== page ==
William Gibson wrote:I put the shotgun in an Adidas bag and padded it out with four pairs of tennis socks, not my style at all, but that was what I was aiming for: If they think you're crude, go technical; if they think you're technical, go crude. I'm a very technical boy. So I decided to get as crude as possible. These days, though, you have to be pretty technical before you can even aspire to crudeness. I'd had to turn both those twelve-gauge shells from brass stock, on the lathe, and then load them myself; I'd had to dig up an old microfiche with instructions for hand- loading cartridges; I'd had to build a lever-action press to seat the primers -all very tricky. But I knew they'd work.


This is one of my all-time favorite passages from the cyberpunk genre in literature. And I quote it here because it seems very appropriate to the spirit of the discussion.

Firearms are machines that you want operating within certain tolerances, and thus "simple" metal cartridge rounds aren't exactly simple. But I think what is being said is that metal cartridges are technology that has been around since the mid-1800s and it is a reliable tech that humanity in many disparate situations can resource and use. And it is certainly simpler from our standpoint than building a laser rifle. And at the end of the day a hole punched in something is still a hole, no matter how you do it.

At the same time, a society capable of the chemical engineering feats that make cylinder fluid ubiquitous is also probably capable of solving the modern problems with caseless ammunition. I don't think anyone is saying caseless ammunition doesn't exist in the Solar Calendar. There are caseless assault rifles referenced in the artwork, so caseless ammo is SC canon. But, I think what is being said is more about the flavor and decision making behind why certain elements are present in the Solar Calendar.

Consider this. The biggest defining element in the Solar Calendar, the Mobile Frame, that thing that does everything better than everything else at what it does, is an analog electronic device. And that analog electronic device was pushed forward because one person and all their consumables and supplies plus one giant robot was lighter than 6 people and all their consumables and supplies by about 17%. Because energy needed for gate transport increases exponentially to the square root of the mass being transported. Every gram counts.

While the Solar Calendar is definitely hi-tech, there are elements to it that are very...the term lo-tech isn't quite appropriate...I'll say practical-tech. Humanity makes choices based on practicality, availability, economics and politics. Also, the Solar Calendar was very much grandfathered by 80's real robot anime, and there are certain stylistic choices made as a nod to that source. And part of that is very much watching tons of brass pour out of the ejection port of your giant robot sized assault rifle.

Hackjob wrote:And on the subject of "what would bullets look like" DPU ammo is extra-killy.


I did want to address this specifically. High mass rounds are likely to be a common load in Frame-to-Frame combat. Mobile Frames are essentially light armored vehicles. And depleted uranium is a currently effective anti-armor round. However, it may be "extra killy" for reasons not originally intended. Depleted Uranium still retains about 60% of the radioactivity of normal unenriched uranium, and it may pose an environmental hazard to those exposed to it in theatres of combat. Use in urban combat situations could potentially expose civilian populations that have to return to the contaminated area.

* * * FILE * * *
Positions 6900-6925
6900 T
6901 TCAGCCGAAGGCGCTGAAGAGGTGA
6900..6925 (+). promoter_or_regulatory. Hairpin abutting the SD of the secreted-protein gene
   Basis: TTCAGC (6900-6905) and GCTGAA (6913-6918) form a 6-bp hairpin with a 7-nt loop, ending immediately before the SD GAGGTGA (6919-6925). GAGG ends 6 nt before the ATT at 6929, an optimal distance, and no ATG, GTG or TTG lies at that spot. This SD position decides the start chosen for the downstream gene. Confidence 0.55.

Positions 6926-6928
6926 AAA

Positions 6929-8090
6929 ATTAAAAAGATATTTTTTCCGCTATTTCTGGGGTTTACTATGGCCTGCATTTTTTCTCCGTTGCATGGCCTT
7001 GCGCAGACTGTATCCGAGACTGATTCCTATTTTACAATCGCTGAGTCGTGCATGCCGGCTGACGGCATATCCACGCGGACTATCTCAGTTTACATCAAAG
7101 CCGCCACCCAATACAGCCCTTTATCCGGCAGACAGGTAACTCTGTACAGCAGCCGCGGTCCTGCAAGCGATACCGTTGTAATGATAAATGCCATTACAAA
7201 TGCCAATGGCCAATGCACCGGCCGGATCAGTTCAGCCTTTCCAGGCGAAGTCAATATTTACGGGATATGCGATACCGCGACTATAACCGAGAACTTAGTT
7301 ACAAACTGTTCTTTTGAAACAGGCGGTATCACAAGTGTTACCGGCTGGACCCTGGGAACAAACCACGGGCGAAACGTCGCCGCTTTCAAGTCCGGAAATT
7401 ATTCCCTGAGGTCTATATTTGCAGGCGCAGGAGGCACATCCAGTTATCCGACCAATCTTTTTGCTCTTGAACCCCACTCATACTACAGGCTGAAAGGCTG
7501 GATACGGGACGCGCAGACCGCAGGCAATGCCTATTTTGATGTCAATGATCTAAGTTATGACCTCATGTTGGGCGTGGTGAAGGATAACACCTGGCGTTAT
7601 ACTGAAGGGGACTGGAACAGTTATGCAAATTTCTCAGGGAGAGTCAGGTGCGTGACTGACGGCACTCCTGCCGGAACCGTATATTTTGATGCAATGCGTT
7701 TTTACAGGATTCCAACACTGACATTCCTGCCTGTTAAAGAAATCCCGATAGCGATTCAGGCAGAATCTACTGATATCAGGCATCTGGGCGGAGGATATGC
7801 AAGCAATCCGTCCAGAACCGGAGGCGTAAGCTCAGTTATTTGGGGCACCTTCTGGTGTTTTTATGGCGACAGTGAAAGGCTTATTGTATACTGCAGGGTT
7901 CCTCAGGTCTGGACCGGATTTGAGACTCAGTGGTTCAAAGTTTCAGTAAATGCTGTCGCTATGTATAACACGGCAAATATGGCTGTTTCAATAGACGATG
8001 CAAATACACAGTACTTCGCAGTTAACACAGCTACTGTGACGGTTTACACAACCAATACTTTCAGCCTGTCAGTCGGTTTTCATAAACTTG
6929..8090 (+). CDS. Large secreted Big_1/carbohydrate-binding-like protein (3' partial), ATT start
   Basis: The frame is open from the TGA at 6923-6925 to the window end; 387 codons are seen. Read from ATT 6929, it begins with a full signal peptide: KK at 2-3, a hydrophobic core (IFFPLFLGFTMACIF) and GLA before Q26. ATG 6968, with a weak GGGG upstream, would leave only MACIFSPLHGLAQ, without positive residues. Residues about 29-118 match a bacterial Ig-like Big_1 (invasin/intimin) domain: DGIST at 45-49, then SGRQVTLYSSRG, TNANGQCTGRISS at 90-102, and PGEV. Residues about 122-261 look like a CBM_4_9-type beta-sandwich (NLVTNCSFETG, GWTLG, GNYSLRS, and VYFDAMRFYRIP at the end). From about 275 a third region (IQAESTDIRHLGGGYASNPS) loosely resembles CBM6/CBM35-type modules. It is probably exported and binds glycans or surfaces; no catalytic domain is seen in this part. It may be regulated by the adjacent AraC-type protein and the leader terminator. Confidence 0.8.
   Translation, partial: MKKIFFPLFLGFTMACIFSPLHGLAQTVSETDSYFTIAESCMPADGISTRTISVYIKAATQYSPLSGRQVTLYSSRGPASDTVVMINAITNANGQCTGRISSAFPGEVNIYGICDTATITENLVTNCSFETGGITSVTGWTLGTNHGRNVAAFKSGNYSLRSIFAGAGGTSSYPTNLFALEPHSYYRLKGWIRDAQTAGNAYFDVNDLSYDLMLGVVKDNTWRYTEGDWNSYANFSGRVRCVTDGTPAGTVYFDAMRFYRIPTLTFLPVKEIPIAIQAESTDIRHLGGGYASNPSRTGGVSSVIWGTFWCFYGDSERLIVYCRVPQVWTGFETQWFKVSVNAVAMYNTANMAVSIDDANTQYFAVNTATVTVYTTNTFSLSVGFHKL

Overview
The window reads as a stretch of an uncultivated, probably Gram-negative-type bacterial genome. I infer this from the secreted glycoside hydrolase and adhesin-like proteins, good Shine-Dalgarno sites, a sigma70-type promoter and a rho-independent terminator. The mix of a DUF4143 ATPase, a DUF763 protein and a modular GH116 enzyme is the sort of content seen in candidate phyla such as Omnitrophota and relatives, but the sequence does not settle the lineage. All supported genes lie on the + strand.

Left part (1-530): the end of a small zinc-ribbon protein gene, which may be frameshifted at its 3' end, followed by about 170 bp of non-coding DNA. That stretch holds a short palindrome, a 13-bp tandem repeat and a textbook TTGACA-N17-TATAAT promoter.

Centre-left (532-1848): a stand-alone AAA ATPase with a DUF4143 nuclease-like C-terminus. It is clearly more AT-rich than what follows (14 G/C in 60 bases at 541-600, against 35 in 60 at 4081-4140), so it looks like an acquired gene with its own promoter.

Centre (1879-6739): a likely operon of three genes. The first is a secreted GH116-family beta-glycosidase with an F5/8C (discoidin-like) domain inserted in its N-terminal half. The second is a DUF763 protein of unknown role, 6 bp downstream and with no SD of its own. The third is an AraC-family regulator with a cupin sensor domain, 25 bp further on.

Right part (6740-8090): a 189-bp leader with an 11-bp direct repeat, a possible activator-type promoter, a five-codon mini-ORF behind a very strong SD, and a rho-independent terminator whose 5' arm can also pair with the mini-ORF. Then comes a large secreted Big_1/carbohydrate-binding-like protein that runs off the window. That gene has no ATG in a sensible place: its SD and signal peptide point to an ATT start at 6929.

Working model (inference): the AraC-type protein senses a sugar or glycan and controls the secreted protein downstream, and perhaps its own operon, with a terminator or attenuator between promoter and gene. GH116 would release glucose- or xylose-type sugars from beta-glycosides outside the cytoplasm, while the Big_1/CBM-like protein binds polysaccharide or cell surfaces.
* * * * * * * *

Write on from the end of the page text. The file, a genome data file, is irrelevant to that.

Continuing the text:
Also, the Solar Calendar seems to lean more towards the use of Thorium in its nuclear reactors. Truth be told, Thorium is a more reasonable radioactive fuel over Uranium. It's more abundant and cheaper, and the waste from thorium reactors has reduced half-life in comparison to uranium fueled reactors (though we are still talking measures of centuries). The reason we use uranium in modern day reactors is because uranium can be used to make nuclear bombs. Thorium can't.

It's quite possible that in a future like the Solar Calendar, which has survived a couple more world conflicts than we have, weaponized DPU is frowned upon. It's possible there are even treaties that restrain its use. I can't point to anything in the canon that would support this assertion, but it is the sort of cultural or historical issue that could shape what sorts of guns and ammo they use in the Solar Calendar.

CmdrRook wrote:...Rifts...by Palladium...went "Hard sci-fi"....


I butchered the context, but I find any statement that uses "Rifts" and "Hard Sci-fi" in the same utterance to be hilarious. ;)

I used to play a game called Renegade Legion back in the day. It was FASA's other futuristic armor warfare game besides Battletech, only it was about super-fast hovertanks. In the game, they had rounds for taking out hardened targets which were basically a rocket propelled capacitor with a lasing crystal in the nose. The laser would fire milliseconds before impact then the mass of the warhead would punch into the softened target and explode. Probably scientifically feasible but it sounds like the sort of weapon that would be fiddly and hard to perfect. Likely not something we would see much of in the Solar Calendar. This of course carries with it the caveat of, "Unless of course it looked really, really neat in the brick."